Fifthly, India could take initiative for signing international instruments, such as the UN Convention against Torture (1984) in order to establish India’s zero tolerance towards torture and custodial violence. Moreover, the growing human rights concerns to extradition requests calls for the formulation of rules that attain a fair balance between crime suppression and the fugitive’s protection. Therefore, the Human Rights Committee needs to initiate efforts in order to appreciate circumstances beyond which a court may not beextradited.
Sixthly, in order to address the investigational delays, it is imperative to improve the capacity and organizational competences of law enforcement agencies so that they may conduct speedy investigation in these cases. Presently, there are multiple extradition cases such as those related to money laundering, terrorism and economic offences, are either taken up by the CBI or sent to the CBI, by the state police, for investigation and yet not concluded.
Lastly, the Justice Malimath Committee in its report (2003) recommended for setting up aCentral Agency, on similar lines with the Federal Bureau of Investigation (USA), to exercise jurisdiction over crimes and offences affecting national security.
In theory as well as in practical terms, the principle of extradition has achieved the position of a facilitator of imprisonment or trial in cases where suspected individual escapes the nation to abscond from being prosecuted.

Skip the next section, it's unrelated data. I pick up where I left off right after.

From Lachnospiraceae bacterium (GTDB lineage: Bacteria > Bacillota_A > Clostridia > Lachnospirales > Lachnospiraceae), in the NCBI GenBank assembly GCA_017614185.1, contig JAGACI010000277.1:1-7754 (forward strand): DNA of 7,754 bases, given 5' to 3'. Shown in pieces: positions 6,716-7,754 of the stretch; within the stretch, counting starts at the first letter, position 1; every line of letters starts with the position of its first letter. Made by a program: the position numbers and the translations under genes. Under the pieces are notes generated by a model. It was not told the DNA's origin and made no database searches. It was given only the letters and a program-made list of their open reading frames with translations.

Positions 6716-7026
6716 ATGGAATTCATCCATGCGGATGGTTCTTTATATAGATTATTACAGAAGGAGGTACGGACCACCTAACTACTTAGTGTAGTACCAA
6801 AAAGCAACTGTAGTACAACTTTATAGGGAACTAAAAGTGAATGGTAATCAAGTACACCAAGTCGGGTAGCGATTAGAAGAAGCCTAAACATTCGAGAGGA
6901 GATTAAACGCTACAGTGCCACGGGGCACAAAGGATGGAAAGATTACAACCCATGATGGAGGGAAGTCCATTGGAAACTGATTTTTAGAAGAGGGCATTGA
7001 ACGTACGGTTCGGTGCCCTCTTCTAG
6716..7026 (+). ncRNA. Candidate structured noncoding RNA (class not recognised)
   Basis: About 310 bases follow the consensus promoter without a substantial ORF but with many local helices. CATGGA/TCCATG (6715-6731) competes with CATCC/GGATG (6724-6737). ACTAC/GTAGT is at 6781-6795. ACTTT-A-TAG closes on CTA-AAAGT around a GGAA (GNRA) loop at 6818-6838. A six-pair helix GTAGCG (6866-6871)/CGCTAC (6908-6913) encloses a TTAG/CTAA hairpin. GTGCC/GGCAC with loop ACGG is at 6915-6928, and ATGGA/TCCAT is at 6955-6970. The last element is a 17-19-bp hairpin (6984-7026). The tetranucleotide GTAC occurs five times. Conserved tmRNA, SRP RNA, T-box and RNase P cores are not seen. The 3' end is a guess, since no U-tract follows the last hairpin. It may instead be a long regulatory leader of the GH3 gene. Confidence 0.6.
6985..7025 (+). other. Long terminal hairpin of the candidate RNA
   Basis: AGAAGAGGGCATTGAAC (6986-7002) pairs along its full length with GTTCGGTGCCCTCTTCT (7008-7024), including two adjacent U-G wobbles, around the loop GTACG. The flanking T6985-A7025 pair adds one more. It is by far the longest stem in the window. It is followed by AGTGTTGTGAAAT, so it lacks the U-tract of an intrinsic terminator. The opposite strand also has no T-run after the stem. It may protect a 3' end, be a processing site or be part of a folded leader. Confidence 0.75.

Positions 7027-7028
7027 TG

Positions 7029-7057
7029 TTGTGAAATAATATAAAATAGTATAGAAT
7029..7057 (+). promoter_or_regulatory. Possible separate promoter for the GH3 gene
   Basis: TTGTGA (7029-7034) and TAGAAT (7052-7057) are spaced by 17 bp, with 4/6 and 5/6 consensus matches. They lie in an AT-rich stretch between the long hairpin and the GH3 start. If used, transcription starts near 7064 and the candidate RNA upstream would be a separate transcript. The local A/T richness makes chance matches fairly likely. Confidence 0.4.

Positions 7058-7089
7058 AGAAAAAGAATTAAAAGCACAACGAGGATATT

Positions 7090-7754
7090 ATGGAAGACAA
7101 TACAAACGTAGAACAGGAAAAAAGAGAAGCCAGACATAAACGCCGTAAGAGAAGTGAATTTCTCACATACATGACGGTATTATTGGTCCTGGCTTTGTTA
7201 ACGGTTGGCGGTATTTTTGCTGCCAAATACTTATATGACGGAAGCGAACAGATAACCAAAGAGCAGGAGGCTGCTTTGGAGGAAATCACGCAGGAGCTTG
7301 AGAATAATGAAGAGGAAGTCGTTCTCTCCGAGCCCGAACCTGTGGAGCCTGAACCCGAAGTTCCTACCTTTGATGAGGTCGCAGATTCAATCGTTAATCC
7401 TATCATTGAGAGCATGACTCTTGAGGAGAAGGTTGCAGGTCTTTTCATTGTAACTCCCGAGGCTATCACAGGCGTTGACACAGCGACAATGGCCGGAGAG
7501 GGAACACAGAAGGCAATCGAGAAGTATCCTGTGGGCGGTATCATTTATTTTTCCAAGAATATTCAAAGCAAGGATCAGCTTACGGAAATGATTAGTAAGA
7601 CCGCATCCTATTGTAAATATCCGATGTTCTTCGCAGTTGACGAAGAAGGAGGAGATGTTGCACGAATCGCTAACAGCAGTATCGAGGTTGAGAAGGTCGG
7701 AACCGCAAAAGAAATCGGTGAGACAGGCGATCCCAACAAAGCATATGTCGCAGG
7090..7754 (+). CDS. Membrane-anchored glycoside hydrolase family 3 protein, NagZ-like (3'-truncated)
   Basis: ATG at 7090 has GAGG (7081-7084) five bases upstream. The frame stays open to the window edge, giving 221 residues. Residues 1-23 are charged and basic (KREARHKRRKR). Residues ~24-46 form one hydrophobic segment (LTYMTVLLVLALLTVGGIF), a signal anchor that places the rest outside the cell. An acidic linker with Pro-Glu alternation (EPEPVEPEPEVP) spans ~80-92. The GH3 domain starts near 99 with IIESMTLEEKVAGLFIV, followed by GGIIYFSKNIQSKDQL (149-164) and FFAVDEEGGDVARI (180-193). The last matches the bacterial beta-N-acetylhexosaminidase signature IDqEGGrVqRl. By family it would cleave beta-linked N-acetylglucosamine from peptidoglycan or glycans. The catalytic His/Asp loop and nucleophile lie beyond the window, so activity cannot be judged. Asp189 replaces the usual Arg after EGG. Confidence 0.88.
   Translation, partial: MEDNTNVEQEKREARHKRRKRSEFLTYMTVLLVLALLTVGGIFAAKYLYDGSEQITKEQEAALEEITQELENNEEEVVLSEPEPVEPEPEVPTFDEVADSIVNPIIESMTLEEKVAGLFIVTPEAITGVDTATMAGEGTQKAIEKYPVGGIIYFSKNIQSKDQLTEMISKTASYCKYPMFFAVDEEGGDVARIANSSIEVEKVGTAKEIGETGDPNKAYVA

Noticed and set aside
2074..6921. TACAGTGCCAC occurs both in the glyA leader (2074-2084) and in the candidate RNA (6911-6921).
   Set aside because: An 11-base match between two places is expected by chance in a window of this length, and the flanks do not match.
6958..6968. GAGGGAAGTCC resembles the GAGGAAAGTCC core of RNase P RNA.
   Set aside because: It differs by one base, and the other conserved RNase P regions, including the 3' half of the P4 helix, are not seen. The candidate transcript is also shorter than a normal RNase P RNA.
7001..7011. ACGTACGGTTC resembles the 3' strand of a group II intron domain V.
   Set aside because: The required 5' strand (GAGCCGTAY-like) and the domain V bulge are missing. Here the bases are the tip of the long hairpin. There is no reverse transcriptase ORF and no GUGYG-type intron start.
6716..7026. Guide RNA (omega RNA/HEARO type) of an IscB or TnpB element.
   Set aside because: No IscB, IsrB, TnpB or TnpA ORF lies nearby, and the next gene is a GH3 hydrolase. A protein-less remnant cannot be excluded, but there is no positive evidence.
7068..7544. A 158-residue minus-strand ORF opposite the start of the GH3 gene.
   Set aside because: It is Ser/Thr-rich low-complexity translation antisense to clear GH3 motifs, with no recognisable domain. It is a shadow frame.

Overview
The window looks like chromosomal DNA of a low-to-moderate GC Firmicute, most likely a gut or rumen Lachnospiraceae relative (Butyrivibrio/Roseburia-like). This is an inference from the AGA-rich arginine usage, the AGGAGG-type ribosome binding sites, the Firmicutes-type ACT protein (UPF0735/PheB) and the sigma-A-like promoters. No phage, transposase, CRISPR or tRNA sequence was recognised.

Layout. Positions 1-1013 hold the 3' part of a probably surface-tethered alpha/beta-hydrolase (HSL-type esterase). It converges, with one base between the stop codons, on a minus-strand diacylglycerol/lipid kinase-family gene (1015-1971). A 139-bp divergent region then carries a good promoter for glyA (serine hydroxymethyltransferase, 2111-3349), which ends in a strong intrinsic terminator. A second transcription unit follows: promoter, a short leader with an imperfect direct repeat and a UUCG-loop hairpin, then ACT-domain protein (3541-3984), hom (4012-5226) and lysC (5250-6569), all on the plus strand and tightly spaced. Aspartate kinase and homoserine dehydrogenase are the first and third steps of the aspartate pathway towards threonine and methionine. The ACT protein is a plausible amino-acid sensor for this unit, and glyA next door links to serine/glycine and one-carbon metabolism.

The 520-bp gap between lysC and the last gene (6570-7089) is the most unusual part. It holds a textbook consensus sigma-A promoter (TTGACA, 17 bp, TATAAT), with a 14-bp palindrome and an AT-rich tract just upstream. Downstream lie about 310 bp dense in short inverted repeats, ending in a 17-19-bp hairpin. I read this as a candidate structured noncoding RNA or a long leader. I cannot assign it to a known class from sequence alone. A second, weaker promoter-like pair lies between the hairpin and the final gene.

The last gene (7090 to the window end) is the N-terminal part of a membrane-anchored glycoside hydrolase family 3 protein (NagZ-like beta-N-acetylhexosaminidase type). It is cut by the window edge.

Lord Griffiths has established in one casethat the procedure of extradition aims to transfer the criminal who is suspected of committing an offence from a nation to another. It was held that evidence has to beproved so that a prima-facie matter is made against the suspect in order to preserve and respect the accused individual’s human rights. If there is a constant fear in the minds of offenders and criminals where they will be caught or extradited and prosecuted along with being punished severely for committing crimes, it is genuinely going to reduce abundantly crimes and criminals.
Thus, in the nutshell, it can be concluded that the law of extradition and its process is important for maintaining peace and order in the society and also beneficial for punishing the fugitives who were trying to escape from their punishment. However, from the analysis it is quite apparent that success rate of India in extraditing fugitives is appallingly low; only one in every three fugitives is being successfully extradited to India, in spite of the fact that India has certain number of treaties with various Countries. Hence, in view of the increasing number of criminals who are flying to other countries just in order to save themselves from the prosecution in India, it is high time for India to formulate a new policy so that India will achieve major success in future times in case of Extradition.
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Cite as: Shrabana Chattopadhyay, Refusal of Fugitive Criminals – Current Status of India through Extradition Treaty; A Critique, 1 Int’l J. of Legal Sci. and Inno. 2 (2019)